The Top Mistakes to Avoid For New Photography Logos
Are you looking for some inspiration for the design of your photography logo?
Before you start, familiarize yourself with the common pitfalls of logo design to give yourself a head start.
Read on to find out what mistakes you should avoid.
Common Mistakes in Photography Logos
Choosing the Wrong Colours
When you’re designing a logo, it can be tempting to choose the brightest colors to attract people’s attention. However, there’s much more to color selection than that.
Colors evoke emotion in people, so you need to think about what kind of message you want your logo to send first. We all know that red is associated with strength, power and sometimes anger, but what about other colors? Yellow is happiness and energy, blue is harmony and intelligence, green is peace, freshness, and sometimes money.
If you’re using more than one color in your logo, you need to make sure that they work together well. Colors that compliment each other will create the most aesthetically pleasing design. You can use the Adobe Colour Wheel to see which colors work best together.
Making it Too Complicated
Photography logos should be bold and simple. That way, they’ll stand out as a watermark in photos.
You only have a split second to make an impact on potential customers. If you make your design too complicated, people won’t be able to understand it straight away and that opportunity will be lost.
Many of the world’s most recognizable logos are lacking in complexity. Keep your design simple to give the clearest possible message.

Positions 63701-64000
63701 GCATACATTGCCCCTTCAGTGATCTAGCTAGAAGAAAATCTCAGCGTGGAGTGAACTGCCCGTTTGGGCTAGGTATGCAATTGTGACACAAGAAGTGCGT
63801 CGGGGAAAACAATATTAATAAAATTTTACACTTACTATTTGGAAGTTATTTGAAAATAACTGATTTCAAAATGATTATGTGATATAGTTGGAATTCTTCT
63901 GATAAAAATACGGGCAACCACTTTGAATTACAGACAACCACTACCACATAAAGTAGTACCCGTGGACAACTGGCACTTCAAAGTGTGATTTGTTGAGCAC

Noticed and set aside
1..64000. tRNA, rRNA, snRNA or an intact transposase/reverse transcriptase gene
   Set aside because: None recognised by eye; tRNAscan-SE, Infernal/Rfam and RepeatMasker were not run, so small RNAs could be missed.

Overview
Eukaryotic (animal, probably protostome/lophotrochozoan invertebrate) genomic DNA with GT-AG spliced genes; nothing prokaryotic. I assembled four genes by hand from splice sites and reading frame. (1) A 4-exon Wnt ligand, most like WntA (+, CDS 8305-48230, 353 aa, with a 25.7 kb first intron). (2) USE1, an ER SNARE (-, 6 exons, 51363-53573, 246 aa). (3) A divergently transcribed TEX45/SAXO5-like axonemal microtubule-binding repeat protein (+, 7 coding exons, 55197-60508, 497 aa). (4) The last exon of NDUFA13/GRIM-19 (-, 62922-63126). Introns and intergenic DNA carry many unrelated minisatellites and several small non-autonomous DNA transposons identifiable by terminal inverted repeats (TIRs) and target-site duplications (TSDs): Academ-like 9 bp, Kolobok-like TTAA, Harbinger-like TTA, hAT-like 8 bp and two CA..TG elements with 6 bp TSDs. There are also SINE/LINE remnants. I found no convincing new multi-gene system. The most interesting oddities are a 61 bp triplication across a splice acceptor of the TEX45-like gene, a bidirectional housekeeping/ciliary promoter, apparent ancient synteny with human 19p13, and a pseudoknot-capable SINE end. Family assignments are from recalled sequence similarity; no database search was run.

Copying Other Logos
This one sounds obvious, but it has to be said. Under no circumstances should you plagiarize someone else’s logo.
When you’re stuck for ideas, you can draw inspiration from existing logos, but you can’t just copy them. Your brand is unique and your logo should be, too. Besides, copying can result in huge legal ramifications.
Photography logos should be unique, creating their own individual brand identity. If yours is similar to something else that’s already out there, you’ll be doing your brand a disservice.
Photography logos need to work in a variety of formats. They have to look good on photos as watermarks, on signage, on social media, and on promotional items like t-shirts.
If you finish up a logo design and find out that it doesn’t work for some purposes due to color, size or image quality, you’ll have to redesign the whole thing.
Make sure your logo works in black and white as well as color, and with different fonts and positions. Also, make sure you can use it as different file types. That way, you’ll have to freedom to use it any way you want in the future.
Get the Perfect Logo
If you follow these tips, you’ll be well on your way to designing a great logo.
Now that you know what to do, you can get started. Play around with our easy to use DIY logo maker and see what you can come up with.